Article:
University of Central Lancashire
Lancaster University
Climate change, energy policy, and the ‘argumentative turn’ in critical discourse analysis of policymaking.
Analysing the debate over fracking for shale gas in the UK
We apply the ‘argumentative’ version of CDA of Fairclough & Fairclough (2012) in critical analysis of the making and implementation of policies for climate change and energy security in the UK, with particular reference to ‘fracking’ for shale gas. We claim that practical argumentation in deliberative activity types is an inherent part of politics and policy making, and also a necessary focus in analysis of policy and of the public debate over policy, rather than just a useful option in analysis.
The UK is widely perceived as having a problem of ‘energy security’, given anticipated future needs for gas, declining indigenous supply and unreliable foreign sources. The government has declared its support for shale gas exploitation, representing it as ‘bridge’ to a low-carbon future. While the government issues licences for shale gas exploration, planning permission for exploratory drilling and commercial fracking rests with local authorities. This has led to long-drawn-out struggles over whether permission should be given for particular sites, culminating in the decision taken by Lancashire County Council (LCC) in June 2015 to refuse two applications by Cuadrilla for exploratory drilling in the Fylde area.
We look at the LCC’s decision to reject these applications, focusing on the way in which institutional constraints (in the form of which reasons may or may not count, or who has the right to decide) have shaped the decision-making process. We show how expert risk-management discourse was used to neutralize most of the strongest public objections against fracking, leaving councillors only a small range of (noise, visual and traffic) ‘impacts’ as non-overridable grounds for rejection. Together with the fact that a wide range of other anti-fracking arguments could not be taken into account, being beyond the remit of the LCC planning committee, this resulted in an impoverished decision-making process and an easily contestable final decision. In analyzing deliberation and decision-making in institutional contexts, we draw upon Searle’s (2010) theory of the creation of social reality by speech acts of declaration, which includes a definition of political power in terms of the role that deontic reasons for action play in enabling and constraining practical reasoning and agency.
We then turn to the debate over UK policy on fracking, and develop our earlier account of practical argumentation in CDA to show what this approach can add to critical policy studies, and to the debate within it over the status of argumentation (Fairclough 2013). We show that the approach can elucidate major aspects of policy making and policy analysis, including: problem definition; the relation between problem and solution; variation, selection and retention of policy goals and of strategies for achieving them; explanation and explanatory critique; and relations between facts and values. We argue for a dialectical account of relations between discursive and ‘non-discursive’ facets of policy making which is consistent with dialectical critical realism (Bhaskar 1993). Practical argumentation conceived in such terms is an inherent part of policy making and a necessary focus in policy analysis. Moreover, critical policy analysis, critical social analysis more generally, and CDA in particular are themselves forms of practical argumentation. Analysis of practical argumentation is of great importance for CDA, because it is in practical argumentation that relations between discourse and ‘non-discursive’ elements of social life are most crucially at issue, in the linking of analysis and normative critique of existing states of affairs; explanation and explanatory critique of existing states of affairs; and action to change them.

Wien University of Economics and Business
Rough crossings and safe havens:
On the challenges of interdisciplinary discourse studies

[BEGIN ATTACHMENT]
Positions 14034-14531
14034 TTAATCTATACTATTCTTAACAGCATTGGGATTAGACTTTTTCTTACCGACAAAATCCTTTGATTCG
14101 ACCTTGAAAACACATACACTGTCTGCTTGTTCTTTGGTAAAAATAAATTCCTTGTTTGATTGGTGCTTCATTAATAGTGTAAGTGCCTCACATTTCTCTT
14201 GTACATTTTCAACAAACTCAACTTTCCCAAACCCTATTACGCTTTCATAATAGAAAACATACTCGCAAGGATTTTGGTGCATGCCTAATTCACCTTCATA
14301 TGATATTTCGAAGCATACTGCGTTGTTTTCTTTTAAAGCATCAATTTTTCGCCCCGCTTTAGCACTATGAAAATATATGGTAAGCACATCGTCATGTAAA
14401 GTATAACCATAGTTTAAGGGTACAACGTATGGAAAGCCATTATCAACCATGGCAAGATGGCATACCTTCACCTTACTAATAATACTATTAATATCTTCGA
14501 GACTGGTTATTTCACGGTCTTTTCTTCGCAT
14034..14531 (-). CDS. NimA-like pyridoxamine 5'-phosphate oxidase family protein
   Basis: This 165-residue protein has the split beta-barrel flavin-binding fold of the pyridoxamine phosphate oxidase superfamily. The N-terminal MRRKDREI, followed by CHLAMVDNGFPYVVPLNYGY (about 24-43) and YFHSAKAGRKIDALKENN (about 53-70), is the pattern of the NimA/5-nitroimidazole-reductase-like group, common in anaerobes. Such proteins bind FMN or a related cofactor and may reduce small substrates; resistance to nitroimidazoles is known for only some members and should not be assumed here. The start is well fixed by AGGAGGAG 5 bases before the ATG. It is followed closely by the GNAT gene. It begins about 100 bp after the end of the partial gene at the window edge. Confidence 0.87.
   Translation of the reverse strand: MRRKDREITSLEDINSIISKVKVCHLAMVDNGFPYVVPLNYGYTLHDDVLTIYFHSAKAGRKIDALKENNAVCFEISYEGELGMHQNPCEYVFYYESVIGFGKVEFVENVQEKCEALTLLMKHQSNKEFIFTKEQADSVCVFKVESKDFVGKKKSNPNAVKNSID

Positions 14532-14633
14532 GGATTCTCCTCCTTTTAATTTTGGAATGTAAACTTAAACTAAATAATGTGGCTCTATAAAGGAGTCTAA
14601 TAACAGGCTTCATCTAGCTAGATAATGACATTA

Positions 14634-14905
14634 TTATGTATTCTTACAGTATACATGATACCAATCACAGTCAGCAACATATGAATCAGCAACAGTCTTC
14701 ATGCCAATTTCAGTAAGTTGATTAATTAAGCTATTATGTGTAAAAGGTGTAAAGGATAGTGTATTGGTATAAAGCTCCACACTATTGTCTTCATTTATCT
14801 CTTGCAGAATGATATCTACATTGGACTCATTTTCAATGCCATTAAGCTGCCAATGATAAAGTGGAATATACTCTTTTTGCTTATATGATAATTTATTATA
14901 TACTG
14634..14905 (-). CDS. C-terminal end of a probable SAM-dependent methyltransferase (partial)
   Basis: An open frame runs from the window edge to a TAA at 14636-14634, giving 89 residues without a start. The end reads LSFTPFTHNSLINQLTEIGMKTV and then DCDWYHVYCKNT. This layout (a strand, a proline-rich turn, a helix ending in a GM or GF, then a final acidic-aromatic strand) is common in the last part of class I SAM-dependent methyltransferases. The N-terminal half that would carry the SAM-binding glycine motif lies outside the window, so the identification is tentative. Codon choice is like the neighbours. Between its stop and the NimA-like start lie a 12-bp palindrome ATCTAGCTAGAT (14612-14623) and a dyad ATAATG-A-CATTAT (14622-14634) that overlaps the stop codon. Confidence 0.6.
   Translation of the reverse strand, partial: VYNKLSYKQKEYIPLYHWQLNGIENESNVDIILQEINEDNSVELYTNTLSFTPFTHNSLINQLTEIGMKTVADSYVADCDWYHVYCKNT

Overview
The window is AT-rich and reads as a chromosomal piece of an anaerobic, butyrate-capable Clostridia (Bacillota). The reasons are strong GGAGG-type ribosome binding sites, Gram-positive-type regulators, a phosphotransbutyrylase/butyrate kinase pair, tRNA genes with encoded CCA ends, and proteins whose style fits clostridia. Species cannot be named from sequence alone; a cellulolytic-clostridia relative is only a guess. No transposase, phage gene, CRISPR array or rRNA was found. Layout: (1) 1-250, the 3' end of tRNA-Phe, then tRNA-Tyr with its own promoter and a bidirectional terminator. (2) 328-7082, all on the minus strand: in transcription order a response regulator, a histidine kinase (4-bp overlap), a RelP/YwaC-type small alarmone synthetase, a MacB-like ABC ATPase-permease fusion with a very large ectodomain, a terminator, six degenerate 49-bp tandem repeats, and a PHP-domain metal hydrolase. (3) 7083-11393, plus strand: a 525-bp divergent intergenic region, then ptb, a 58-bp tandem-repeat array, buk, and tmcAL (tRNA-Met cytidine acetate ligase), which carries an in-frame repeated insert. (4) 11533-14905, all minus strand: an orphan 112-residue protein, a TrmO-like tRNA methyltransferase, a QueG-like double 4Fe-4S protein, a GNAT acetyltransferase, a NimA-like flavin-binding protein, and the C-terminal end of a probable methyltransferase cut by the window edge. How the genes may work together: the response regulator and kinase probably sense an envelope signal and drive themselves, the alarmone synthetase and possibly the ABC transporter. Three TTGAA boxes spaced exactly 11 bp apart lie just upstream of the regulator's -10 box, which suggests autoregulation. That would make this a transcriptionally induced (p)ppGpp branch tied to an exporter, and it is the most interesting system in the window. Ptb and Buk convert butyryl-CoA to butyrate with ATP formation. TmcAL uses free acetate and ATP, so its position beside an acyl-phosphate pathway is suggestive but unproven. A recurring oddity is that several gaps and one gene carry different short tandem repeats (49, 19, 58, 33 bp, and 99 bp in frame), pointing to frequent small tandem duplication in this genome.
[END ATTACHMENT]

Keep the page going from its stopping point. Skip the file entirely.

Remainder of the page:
It is generally taken as read that Critical Discourse Studies is a cross-disciplinary undertaking. Or ought to be, in the best of all possible worlds. Yet when it comes to drawing up actual research designs, collecting data and liaising with colleagues from other fields, a number of theoretical, methodological and practical obstacles tend to crop up. As a result, interdisciplinary collaboration is not as widespread and intensive as we may wish; indeed, researchers interested in discourse can appear to be operating almost in parallel worlds, non-communicating, disconnected and apparently self-sufficient. ‘Mixed methods’ may be all the rage, but in practice not many are willing to venture outside their methodological comfort zone (or can afford to, given the constraints of ever more rigorous and short-termist Research Assessment regimes). In the study of organizational discourse, for example, there continues to be a macro-micro divide which few researchers even attempt to cross, and even fewer cross successfully. What is more, as linguists, we need to face up to the fact that those we want to work with often do not even have linguistics on their radar, let alone have a clear idea of what it may be able to contribute. Academic tribalism is rife and has created precisely the type of ingroup/outgroup divides that we are quick to spot and criticize in other social domains. The talk will discuss these issues, as well as mapping out key challenges that await CDS in future, both within and across disciplines.

University of Witwatersrand
Queering critique – Discourse, body, affect
“Queering critique” is an ambiguous title. Analogous to similar constructions in English, e. g. “opening doors” or “threatening homosexuals” where the –ing form can either be a transitive verb followed by a direct object or a qualifier of the following noun, the ambiguity of the title lies in whether the reader interprets critique as the agent or the patient of the action of queering. Where critique is the agent, we are dealing with a specific type critique, one that engenders some kind of queer characteristic or performance. Instead, where critique is the object of queering, it refers to a broader academic enterprise of bringing under a queer epistemological spotlight all forms of critical inquiry (see also Elisabeth Grosz (1995: 249) who points out that it is not only the objects of sexual and gender inquiry but also the knowledge produced about them that can be queer). It is this ambivalence that lies at the heart of this presentation. On the one hand, I will propose to add a queer critical layer to one of the strands of socially engaged research with which I identify most, namely critical discourse studies. On the other hand, I will employ that very queer lens to critique and partly destabilize the critical punch of queer theory itself. This two-fold project will be realised through a re-reading of performativity theory with the help of data on gender and sexual discourses across a variety of contexts.